Why Medicaid? Medicare Won't Be Enough
Medicare doesn't cover long-term care and does not apply until you're 65
In 2014, the U.S. population had 46 million people age 65 and over, which was approximately 15 percent of the population. In 2011, "Baby Boomers" born between 1946 and 1964 started to turn 65. With the Boomers, the older adult population will reach 74 million by 2030, representing 21 percent of the total population.
You can't count on Medicare until age 65. When you get there, don't count on Medicare to be what it is today. With the aging population, the increasing load on Medicare, and the high cost of healthcare, you must seek out other options for public assistance to pay medical bills. At Stockton & Stern LLC, our Kansas elder law attorneys understand your concerns and are compassionate in guiding you We help you fulfill your healthcare and long-term care needs, protect your income and assets and secure your family's financial future.
Medicare does not cover long-term care
Long-term care, also known as "long-term services and supports," is not covered by Medicare. The federal program excludes the costs of care you receive at home, in assisted living, or in a nursing home. Long-term care includes:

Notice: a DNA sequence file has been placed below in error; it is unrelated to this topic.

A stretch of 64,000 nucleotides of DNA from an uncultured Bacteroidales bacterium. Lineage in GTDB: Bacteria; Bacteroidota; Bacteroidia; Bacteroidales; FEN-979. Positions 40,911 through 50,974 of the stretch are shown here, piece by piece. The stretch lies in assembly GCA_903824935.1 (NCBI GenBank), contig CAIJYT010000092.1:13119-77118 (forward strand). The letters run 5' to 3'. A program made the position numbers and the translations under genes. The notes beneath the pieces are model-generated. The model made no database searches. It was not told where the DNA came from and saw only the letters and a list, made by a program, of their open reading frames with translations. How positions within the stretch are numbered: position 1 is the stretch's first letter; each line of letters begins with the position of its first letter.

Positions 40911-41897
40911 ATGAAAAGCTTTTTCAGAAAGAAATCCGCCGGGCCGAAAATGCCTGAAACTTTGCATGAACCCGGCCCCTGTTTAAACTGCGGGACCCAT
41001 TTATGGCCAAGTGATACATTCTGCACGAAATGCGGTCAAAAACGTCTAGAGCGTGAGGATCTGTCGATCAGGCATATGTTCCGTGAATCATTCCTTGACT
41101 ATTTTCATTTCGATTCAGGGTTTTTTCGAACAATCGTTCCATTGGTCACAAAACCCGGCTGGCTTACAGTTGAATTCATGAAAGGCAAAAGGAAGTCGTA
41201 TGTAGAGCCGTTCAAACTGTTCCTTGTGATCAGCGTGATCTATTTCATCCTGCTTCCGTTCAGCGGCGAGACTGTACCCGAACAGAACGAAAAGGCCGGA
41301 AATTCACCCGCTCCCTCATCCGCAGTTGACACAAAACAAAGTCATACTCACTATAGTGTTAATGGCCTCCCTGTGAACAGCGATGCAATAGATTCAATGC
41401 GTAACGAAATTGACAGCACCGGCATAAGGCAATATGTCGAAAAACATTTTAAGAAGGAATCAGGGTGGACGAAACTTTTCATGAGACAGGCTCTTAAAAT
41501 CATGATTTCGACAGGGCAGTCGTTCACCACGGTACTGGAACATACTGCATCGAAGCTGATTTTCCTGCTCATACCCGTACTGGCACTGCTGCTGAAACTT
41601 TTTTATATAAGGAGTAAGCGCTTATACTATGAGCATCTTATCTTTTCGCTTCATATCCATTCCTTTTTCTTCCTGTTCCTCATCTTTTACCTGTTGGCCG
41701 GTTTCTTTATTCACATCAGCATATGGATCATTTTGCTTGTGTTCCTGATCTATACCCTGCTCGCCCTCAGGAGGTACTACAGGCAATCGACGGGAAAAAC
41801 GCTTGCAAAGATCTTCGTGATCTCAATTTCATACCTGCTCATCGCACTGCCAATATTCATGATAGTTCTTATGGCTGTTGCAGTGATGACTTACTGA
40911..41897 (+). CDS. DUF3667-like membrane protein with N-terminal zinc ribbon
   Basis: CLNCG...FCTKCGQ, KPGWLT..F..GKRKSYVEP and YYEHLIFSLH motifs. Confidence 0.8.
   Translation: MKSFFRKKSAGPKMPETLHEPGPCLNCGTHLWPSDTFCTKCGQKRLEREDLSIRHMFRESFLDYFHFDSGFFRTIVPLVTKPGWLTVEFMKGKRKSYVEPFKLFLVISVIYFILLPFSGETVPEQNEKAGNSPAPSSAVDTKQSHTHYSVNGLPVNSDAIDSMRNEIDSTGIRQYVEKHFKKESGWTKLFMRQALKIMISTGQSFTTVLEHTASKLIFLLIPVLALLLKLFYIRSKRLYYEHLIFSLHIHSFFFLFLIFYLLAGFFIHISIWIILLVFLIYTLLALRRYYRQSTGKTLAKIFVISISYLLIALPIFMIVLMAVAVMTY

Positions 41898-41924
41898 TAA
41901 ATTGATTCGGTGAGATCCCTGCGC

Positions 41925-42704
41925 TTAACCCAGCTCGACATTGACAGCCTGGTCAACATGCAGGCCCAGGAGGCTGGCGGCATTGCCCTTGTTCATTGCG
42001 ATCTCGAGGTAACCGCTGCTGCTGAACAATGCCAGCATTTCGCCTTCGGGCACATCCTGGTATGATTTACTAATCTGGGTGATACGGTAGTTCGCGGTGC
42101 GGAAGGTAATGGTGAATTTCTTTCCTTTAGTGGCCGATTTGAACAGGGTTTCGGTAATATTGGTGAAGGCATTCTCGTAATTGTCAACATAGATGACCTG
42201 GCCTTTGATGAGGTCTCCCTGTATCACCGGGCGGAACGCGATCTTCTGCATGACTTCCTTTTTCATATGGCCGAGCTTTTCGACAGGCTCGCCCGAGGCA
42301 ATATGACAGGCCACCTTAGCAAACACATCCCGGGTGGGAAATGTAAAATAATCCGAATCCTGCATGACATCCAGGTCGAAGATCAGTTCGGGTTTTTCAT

· Non-medical care for people suffering from chronic illness or disability
· Non-skilled personal care assistance (custodial care) for daily activities, such as:
With the aging population, individuals and families will risk financial hardship if they pay out-of-pocket for the long-term care of older adults in their families. Nursing homes costs can range from $5,000 to $8,000 per month and reach $100,000 per year with related expenses. It's important to start planning for long-term care before you need it.
Medicare does not apply until your age 65
For many older adults who are not disabled, Medicare does not apply until they are 65 years old. Until then, you may need public assistance to pay medical bills, beyond what health insurance covers, for an unexpected accident or catastrophic illness. Medicaid helps parents and caretakers pay healthcare costs at any age. However, the application process may find you ineligible if your income is too high are you have assets that can be used to pay healthcare. Speak with an elder law attorney or a Medicaid planner to help you pare down income in special needs trusts and convert assets that count against your application.
How can special needs trust help with long-term health costs
Trusts hold and protect assets. Special needs trusts, such as pooled trusts, self-settled trusts, and third-party trusts can hold income more than the limit allowed by Medicaid. A lower income can help you qualify for Medicaid, while the trust can be used to meet supplemental health or other needs.
Kansas Elder law attorneys help you and your family plan for healthcare and other long-term financial needs
The elder law attorneys at Stockton & Stern LLC are skilled in Medicaid applications and benefits to help you and your family defray the high cost of health care and long-term care not covered by Medicare. Call (913) 856-2828 or contact us online to discuss how to maintain independence and dignity and secure your family’s financial future.